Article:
IDC research indicates that improving resilience in business, operations and supply chain is a top priority for manufacturers. The need for resilience is clear, even beyond the pandemic, with disruptions due to extreme weather events, trade wars, and shifting consumer demand drivers becoming more frequent. Investment moves must be comprehensive and involve the entire organisation, from operations to supply chain, in order to preserve business continuity and consistent product supply in the event of short and long-term disruptions.

The future for the manufacturing industry calls for data and insights to be able to deliver outcomes.  In the race to recovery and improving production performance, manufacturers will require innovation, agility, and connected assets, the building blocks for assimilating data and insights for strategic decision-making to bring manufacturing to the next level.

Crucially, this calls for a “data-led” digital transformation which involves a culture shift that may challenge some manufacturers’ mindsets. Driving agility, flexibility and resilience in manufacturing also means that manufacturers need to exit the ‘point solution’ mindset, and think of end-to-end data-to-decisioning platforms. To thrive in an uncertain business environment requires the enterprise to be working off a single-source-of-truth, collaborating seamlessly through a data analytics platform, and integrating data-driven decision models into business processes.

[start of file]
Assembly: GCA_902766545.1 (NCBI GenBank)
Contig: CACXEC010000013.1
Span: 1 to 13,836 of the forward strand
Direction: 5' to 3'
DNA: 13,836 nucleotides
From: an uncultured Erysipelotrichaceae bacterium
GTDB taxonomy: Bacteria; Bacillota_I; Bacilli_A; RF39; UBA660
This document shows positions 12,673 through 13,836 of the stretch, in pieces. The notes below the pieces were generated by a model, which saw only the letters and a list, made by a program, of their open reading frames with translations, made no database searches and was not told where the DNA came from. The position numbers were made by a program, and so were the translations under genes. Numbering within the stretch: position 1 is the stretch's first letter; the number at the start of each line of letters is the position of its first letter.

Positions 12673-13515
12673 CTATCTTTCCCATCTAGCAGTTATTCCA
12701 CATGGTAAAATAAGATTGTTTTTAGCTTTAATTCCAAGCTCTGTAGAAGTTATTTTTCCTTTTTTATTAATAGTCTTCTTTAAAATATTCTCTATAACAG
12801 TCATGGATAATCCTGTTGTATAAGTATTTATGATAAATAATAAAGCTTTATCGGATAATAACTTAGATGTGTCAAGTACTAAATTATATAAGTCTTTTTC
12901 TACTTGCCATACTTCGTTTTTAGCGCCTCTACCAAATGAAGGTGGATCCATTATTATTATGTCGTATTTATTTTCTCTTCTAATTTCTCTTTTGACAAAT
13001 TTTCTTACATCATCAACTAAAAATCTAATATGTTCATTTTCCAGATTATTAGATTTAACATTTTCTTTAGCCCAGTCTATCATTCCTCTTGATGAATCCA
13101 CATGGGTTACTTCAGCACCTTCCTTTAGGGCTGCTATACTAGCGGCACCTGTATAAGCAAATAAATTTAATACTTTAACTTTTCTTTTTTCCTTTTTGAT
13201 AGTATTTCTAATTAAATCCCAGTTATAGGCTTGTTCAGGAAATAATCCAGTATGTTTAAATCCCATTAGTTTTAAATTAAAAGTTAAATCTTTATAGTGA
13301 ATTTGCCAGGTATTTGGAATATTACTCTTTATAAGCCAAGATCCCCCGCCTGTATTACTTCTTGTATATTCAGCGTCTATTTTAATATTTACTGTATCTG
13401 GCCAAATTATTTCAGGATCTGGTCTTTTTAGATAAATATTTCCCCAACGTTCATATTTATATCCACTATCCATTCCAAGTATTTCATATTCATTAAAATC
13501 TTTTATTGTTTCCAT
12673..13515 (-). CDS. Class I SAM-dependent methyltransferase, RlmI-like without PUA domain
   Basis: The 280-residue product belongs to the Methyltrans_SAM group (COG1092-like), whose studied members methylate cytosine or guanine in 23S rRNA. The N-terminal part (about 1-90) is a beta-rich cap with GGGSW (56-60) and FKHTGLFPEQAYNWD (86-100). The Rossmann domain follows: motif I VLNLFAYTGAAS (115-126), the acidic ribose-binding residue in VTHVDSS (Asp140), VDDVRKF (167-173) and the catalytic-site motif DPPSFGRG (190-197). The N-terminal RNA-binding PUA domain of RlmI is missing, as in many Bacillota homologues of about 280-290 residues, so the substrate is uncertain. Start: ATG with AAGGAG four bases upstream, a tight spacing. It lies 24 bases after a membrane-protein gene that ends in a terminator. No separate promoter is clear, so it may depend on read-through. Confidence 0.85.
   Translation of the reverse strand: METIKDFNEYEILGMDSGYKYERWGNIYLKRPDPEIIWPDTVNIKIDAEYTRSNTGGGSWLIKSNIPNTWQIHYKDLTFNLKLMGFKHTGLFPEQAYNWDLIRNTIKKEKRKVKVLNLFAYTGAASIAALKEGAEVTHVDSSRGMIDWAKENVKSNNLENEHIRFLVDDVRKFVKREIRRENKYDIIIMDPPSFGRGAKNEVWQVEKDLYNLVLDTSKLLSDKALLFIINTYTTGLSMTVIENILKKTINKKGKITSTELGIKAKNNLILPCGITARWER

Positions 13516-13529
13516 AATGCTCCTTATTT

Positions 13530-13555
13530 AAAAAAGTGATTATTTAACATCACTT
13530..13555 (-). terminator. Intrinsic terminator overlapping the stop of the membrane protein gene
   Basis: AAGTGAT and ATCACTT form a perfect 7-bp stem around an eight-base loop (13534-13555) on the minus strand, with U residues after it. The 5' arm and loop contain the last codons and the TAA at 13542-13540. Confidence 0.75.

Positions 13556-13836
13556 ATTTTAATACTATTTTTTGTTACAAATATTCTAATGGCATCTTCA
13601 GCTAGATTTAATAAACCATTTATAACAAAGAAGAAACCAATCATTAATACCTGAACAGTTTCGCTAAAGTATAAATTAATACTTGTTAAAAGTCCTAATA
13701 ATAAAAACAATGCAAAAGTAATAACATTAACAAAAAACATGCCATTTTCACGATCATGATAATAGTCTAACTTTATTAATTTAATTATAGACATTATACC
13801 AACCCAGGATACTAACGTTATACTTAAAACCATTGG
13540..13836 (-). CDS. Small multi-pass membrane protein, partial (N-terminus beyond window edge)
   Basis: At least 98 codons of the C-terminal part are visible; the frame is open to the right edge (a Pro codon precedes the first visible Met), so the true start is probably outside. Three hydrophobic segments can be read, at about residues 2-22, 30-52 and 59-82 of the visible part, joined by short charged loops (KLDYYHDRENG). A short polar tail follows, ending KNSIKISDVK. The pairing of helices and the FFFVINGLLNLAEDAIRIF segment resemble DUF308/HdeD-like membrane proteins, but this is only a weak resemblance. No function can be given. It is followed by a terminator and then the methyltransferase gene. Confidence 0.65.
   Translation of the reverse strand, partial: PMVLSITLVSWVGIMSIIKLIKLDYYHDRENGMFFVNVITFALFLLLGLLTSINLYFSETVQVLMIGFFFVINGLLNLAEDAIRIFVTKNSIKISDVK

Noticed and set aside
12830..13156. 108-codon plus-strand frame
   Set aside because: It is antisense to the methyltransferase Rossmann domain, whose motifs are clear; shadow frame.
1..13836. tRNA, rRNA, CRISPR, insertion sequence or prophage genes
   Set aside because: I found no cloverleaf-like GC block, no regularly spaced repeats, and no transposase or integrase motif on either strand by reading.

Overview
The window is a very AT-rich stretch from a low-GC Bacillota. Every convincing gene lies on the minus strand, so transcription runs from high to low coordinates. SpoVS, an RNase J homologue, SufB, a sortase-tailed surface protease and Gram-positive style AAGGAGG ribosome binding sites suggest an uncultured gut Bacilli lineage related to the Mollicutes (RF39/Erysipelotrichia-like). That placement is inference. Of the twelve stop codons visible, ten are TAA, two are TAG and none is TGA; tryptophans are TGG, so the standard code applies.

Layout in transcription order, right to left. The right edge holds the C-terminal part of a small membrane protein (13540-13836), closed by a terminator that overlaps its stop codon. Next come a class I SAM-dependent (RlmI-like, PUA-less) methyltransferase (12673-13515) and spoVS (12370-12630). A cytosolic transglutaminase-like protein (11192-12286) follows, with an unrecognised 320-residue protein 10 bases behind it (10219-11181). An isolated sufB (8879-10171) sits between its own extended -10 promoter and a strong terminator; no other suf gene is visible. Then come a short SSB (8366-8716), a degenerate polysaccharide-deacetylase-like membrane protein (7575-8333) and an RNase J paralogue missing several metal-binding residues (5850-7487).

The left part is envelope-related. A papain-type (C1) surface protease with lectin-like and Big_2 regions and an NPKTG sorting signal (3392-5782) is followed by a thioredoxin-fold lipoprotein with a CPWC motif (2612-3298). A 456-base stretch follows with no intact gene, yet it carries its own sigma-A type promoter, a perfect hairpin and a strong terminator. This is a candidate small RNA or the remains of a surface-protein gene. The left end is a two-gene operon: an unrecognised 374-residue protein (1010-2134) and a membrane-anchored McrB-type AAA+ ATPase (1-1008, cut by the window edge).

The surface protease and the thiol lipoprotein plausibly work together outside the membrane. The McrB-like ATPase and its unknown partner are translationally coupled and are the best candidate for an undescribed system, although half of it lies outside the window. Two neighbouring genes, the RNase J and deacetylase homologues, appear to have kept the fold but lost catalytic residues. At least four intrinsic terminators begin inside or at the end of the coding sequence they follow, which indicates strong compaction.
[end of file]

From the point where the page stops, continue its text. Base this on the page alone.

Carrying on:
What Must Manufacturers Do To Create A Resilient Supply Chain?

There are several key elements in driving supply chain resilience. First is integrating data from the entire supply chain, including from external suppliers, distributors and point-of-sale data where available. Then, these data elements must be combined with automated AI-based forecasting to derive a highly granular baseline forecast, reducing forecast error to low single digits.

Manufacturers need to simulate multiple possible scenarios based on new data coming in, and have mitigation plans in place for major risks, for example, a major supplier being unable to deliver as expected.  Integrating and operationalising these workflows into a digital supply chain twin will provide timely decision support into the purchasing, production scheduling, logistics and replenishment processes.

These elements help build a resilient platform for both manufacturers and suppliers. The way forward for supply chain resiliency is to adopt an end-to-end digital supply chain practice, providing a fully automated feedback loop.

Top Three Priorities For Manufacturers In Supply Chain